December 16, 2019

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Autism diagnoses double

SASHA SEFTER / WINNIPEG FREE PRESS</p><p>David Grenon says the support his 10-year-old son, who lives with Autism Spectrum Disorder, has received from the St. James-Assiniboia School Division has been amazing for his family.</p></p>

SASHA SEFTER / WINNIPEG FREE PRESS

David Grenon says the support his 10-year-old son, who lives with Autism Spectrum Disorder, has received from the St. James-Assiniboia School Division has been amazing for his family.

OTTAWA — The rate of young Manitoba children with autism has doubled from 2004 to 2015, which has teachers calling for more resources.

"We don’t know the exact reasons for this increase," said Amani Hamad, a PhD student at the University of Manitoba. "We don’t want people to be worried about these numbers."

Hamad is part of a team of researchers who pulled up data from Manitoba’s health system and compared how children aged 5 and younger had been diagnosed each year with Autism Spectrum Disorder.

In 2004, there were 229 Manitoba children under 5 living with ASD, of which 80 had been diagnosed that year. By 2015, there were 578 children of that age who had ASD, of which 232 had been diagnosed that year.

 

Hamad said it’s possible the rate of children with ASD in Manitoba is higher than in the past. Yet the jump in cases could also be caused by better awareness among educators, the public and health professionals, as well as wider criteria for diagnosing ASD.

"We might not be able to know what is the reason for this rise in the number of these cases, because we cannot study one of these factors separately from the others. It’s possible that all of these factors collectively contributed to the rise in ASD cases."

In any case, the Manitoba Teachers’ Society is calling on more supports for special needs children, including autism due to the rise in students presenting with the disorder.

In a brief submitted as part of the province’s K-12 review, MTS called for quotas on both class size and composition, so teachers don’t have too large a proportion of children with special needs in a single class.

The Rehabilitation Centre for Children also cited autism in its submission to the review, arguing referrals for occupational therapists "are increasing steadily each year without staffing increases to meet the needs."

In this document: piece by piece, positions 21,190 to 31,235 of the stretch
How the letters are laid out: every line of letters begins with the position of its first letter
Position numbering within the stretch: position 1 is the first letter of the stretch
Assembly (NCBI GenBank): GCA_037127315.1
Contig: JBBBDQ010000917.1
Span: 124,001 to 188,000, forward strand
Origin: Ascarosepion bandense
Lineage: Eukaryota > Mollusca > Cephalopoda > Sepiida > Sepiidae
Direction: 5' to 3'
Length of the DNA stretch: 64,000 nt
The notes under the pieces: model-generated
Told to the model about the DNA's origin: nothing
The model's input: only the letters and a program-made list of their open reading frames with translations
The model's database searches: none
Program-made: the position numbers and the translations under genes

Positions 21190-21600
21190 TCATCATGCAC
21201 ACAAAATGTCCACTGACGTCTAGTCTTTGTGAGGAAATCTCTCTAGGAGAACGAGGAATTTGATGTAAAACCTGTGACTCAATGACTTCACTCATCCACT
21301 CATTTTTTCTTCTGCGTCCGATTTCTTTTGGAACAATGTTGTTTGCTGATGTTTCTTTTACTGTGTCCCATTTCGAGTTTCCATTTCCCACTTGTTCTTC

The centre noted if autism needs aren’t meant, students "display behaviours in response to stress, struggle with social participation and negatively impact safety" in class.

However, some parents say they’ve had a good amount of support from both provincial officials and the community writ large.

"We’ve been very lucky here," said David Grenon, whose 10-year-old son was diagnosed around age 5, after what appeared to be a hearing issue led to numerous referrals.

Grenon said "right away" his son had access to speech therapists and full-time educational assistants from the St. James-Assiniboia School Division, to help his son develop core capacities early on in life.

"It has been an amazing support to our family," said Grenon, a vocalist with the Royal Canadian Air Force.

Grenon moved to Winnipeg from Quebec shortly after his son’s birth. He’s heard from parents in Ontario and Quebec who seem to have greater difficulty in even getting a diagnosis.

The Ontario government cited the uptick in autism cases in restructuring its educational supports earlier this year, unleashing a firestorm of backlash that continues to this day.

In Winnipeg, the waiting list for some autism services can be as long as nine months, though a few years ago parents were waiting 24 months.

In a statement, Manitoba Education and Training said each student presenting with ASD is assessed for services such as educational assistants, low-arousal training and clinicians as required.

"In Manitoba, a student support team works to identify a student’s unique learning needs and to determine, implement and evaluate appropriate educational programming and supports," a provincial spokeswoman wrote.

The province does not track how many students have ASD, leaving that up to school divisions.

Grenon said groups such as the Autism Society of Manitoba have helped him plot a future for his son, finding as much independence as possible for a disorder that will follow him his whole life.

"It is beautiful to see that with all that, we’ve got an amazing support from the community," he said.

dylan.robertson@freepress.mb.ca

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